Reading Jane Austen on the Bicentennial of Her Death
Tuesday’s Tale July 18, 2017
This year marks the 200th anniversary of Jane Austen’s death on July 18, 1817. She died at the age of 41, and the cause is still a mystery. An ongoing debate ranges from arsenic poisoning to Addison’s disease to tuberculosis to lymphoma to the far-flung idea of murder.
Because I feature fiction by so many dead authors here at Reading Fiction Blog on Tuesday’s Tale, it seems appropriate for readers here who follow this blog, or drop in regularly, that we take a moment to honor the ghostly presence of this most beloved author. If this blog is about anything at all, it’s about famous past authors we still love to read. I am often haunted by dead authors; my goal has always been to resurrect dead authors’ works, call these ghosts back into our lives, and once again dive into their imaginary worlds by reading and rereading their works. But Jane Austen needs no resurrection. She is still widely read and admired as one of our greatest novelists.
Jane Austen (born 1775) remains an enduring author, and so many generations appreciate the compelling style and substance of her six novels. Her characters are fully human, living in the everyday world and struggling on to survive. Did you know Austen wrote short stories? These titles, Lady Susan; Love & Friendship; Jack and Alice; The Three Sisters; Lesley Castle; The Watsons; Sandition; The Beautiful Cassandra; Amelia Webster; The Visit; Evelyn, are her earlier works. None is available in the public domain but for 99 cents you can download them to your Kindle via Amazon.
In Pride and Prejudice, here’s a peak at Georgian life from Austen’s perspective (6-minute video).
More At Home With Jane Austen at Chawton Cottage: This short video below (8 minutes) shows the Jane Austen House Museum in the village of Chawton, in Hampshire, where Jane lived for the final eight years of her short life.
Our lives go on here after we are dead through a variety of ways. Ghosts remain here like blurry photographs, shadows releasing breathy moments. Jane Austen is a lovely ghost among us. Can you hear her footsteps? What an apparition she is in her little bonnet. Her words live on; the sound of her voice rings clearly.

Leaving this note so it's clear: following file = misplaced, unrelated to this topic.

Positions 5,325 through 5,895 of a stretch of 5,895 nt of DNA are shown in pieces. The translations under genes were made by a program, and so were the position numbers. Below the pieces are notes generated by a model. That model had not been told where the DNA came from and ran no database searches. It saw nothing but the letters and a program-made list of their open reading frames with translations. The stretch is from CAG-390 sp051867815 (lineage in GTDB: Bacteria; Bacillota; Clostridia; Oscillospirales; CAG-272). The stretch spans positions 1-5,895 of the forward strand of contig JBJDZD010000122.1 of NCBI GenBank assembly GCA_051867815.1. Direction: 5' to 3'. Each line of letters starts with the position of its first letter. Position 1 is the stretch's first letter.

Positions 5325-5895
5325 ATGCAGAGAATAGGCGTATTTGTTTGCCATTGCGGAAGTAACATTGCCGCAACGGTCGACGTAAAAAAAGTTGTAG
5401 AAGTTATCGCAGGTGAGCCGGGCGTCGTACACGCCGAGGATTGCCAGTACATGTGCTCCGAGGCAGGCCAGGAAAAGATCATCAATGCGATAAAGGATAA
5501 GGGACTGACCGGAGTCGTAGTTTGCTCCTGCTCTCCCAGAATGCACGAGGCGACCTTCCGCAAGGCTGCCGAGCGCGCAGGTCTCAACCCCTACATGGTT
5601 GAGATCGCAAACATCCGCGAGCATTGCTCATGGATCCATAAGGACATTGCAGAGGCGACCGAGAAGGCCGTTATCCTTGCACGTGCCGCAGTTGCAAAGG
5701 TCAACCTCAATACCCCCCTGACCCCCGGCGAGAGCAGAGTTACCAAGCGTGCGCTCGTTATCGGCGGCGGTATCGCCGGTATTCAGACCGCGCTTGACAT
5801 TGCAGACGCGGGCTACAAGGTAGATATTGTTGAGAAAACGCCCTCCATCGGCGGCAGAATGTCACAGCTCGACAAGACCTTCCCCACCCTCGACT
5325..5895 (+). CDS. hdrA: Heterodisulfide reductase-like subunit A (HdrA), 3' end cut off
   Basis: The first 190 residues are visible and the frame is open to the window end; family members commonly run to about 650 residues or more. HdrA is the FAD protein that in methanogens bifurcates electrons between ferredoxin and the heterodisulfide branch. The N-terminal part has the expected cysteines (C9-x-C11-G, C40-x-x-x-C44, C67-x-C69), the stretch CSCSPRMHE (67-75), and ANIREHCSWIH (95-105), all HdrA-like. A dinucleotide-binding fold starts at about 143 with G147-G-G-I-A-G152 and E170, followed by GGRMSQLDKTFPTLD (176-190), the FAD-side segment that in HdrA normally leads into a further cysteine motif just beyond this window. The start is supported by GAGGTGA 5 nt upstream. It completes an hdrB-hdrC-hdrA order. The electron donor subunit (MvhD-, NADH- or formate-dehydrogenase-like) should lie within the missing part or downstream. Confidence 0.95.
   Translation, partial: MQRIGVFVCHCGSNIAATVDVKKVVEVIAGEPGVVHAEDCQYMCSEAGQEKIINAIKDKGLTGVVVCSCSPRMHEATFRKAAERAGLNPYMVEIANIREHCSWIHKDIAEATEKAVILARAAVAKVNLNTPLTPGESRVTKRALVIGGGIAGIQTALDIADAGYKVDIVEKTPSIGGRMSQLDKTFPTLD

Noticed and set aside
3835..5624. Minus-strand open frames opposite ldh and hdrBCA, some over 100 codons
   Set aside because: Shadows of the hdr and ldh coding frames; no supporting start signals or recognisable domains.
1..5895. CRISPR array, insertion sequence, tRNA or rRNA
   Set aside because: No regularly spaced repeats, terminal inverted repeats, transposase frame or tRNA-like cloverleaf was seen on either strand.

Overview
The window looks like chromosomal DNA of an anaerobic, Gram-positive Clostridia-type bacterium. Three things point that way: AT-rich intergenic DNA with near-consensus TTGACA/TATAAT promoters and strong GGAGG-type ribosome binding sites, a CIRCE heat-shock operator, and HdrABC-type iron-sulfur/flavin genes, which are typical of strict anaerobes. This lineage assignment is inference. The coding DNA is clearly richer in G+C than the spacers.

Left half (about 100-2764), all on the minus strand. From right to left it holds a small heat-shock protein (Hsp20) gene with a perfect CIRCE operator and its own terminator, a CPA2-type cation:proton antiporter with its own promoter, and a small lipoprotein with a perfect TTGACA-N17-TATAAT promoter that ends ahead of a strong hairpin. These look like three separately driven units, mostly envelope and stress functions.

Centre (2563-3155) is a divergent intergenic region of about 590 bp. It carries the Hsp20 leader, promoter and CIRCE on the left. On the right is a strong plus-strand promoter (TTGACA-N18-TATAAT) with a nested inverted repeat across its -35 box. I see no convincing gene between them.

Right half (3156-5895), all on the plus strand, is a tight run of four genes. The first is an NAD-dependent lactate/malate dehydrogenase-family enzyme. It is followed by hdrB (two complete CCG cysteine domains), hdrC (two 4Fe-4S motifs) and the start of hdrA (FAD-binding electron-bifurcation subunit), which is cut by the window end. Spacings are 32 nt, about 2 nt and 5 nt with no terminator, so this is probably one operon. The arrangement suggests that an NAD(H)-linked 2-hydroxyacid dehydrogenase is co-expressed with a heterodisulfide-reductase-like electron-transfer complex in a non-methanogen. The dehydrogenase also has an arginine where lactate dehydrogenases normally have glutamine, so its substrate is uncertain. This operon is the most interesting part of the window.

“To sit in the shade on a fine day and look upon verdure is the most perfect refreshment.”
I encourage you to reread one of her novels, watch the films, or spend some time with her short stories. I recommend Northanger Abbey, published after her death, a satire on the Gothic novel. What if you were to live your life as if inside a Gothic novel? Of course, there is a castle, a locked room, and mysteries at every turn. Catherine Morland is a charming protagonist, spending time in the English society of Bath where illusion and reality, haunted ruins, friendship—and romance—become compelling storytelling with the flavors of dark humor. At about 200 pages, this short novel is an ideal read for a summer’s afternoon, swinging in a hammock beneath sun-dappled trees, or lounging beach-side with the splash and hiss of waves for background music.
You can read Northanger Abbey on Gutenberg: http://www.gutenberg.org/ebooks/121
Listen to the full audio of Northanger Abbey here at YouTube.com.
Watch the FILM here at YouTube.com:
Jane Austen Banknote Unveiled, The Guardian.
Jane Austen’s Grave at Winchester Cathedral
Don’t forget to view the INDEX above of more free Reading Fiction Tales. This is a compendium of over 200 short stories by more than 100 famous storytellers of mystery, supernatural, ghost stories, crime, sci-fi, and ‘quiet horror.’ Follow or sign up to join me in reading two short stories every month.
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